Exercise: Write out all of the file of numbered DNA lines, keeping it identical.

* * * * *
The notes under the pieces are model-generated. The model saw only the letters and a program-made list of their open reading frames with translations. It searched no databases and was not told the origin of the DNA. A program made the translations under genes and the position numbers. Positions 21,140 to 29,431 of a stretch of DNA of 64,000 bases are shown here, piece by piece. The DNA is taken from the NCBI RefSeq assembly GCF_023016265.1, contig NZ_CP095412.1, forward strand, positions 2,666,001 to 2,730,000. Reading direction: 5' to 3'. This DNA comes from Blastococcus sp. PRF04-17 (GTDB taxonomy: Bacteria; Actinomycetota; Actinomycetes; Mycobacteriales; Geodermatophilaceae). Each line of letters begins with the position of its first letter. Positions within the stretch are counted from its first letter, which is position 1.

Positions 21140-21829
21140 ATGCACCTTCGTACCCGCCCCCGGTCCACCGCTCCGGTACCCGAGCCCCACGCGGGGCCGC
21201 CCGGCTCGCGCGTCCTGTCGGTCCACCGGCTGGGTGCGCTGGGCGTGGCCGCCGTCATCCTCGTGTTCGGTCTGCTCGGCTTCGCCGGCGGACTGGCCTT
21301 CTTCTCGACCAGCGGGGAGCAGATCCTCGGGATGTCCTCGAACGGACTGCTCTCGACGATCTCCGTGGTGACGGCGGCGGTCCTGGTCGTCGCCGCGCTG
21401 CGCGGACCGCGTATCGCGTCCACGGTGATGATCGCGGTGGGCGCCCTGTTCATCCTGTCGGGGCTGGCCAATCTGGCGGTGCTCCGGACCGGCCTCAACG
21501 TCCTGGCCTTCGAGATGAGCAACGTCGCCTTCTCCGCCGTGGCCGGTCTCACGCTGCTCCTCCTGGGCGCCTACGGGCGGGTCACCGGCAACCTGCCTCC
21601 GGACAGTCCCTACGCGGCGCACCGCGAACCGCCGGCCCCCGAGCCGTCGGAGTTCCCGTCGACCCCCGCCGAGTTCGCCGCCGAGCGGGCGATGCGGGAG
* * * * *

The notes under the pieces are model-generated. The model saw only the letters and a program-made list of their open reading frames with translations. It searched no databases and was not told the origin of the DNA. A program made the translations under genes and the position numbers. Positions 21,140 to 29,431 of a stretch of DNA of 64,000 bases are shown here, piece by piece. The DNA is taken from the NCBI RefSeq assembly GCF_023016265.1, contig NZ_CP095412.1, forward strand, positions 2,666,001 to 2,730,000. Reading direction: 5' to 3'. This DNA comes from Blastococcus sp. PRF04-17 (GTDB taxonomy: Bacteria; Actinomycetota; Actinomycetes; Mycobacteriales; Geodermatophilaceae). Each line of letters begins with the position of its first letter. Positions within the stretch are counted from its first letter, which is position 1.

Positions 21140-21829
21140 ATGCACCTTCGTACCCGCCCCCGGTCCACCGCTCCGGTACCCGAGCCCCACGCGGGGCCGC
21201 CCGGCTCGCGCGTCCTGTCGGTCCACCGGCTGGGTGCGCTGGGCGTGGCCGCCGTCATCCTCGTGTTCGGTCTGCTCGGCTTCGCCGGCGGACTGGCCTT
21301 CTTCTCGACCAGCGGGGAGCAGATCCTCGGGATGTCCTCGAACGGACTGCTCTCGACGATCTCCGTGGTGACGGCGGCGGTCCTGGTCGTCGCCGCGCTG
21401 CGCGGACCGCGTATCGCGTCCACGGTGATGATCGCGGTGGGCGCCCTGTTCATCCTGTCGGGGCTGGCCAATCTGGCGGTGCTCCGGACCGGCCTCAACG
21501 TCCTGGCCTTCGAGATGAGCAACGTCGCCTTCTCCGCCGTGGCCGGTCTCACGCTGCTCCTCCTGGGCGCCTACGGGCGGGTCACCGGCAACCTGCCTCC
21601 GGACAGTCCCTACGCGGCGCACCGCGAACCGCCGGCCCCCGAGCCGTCGGAGTTCCCGTCGACCCCCGCCGAGTTCGCCGCCGAGCGGGCGATGCGGGAG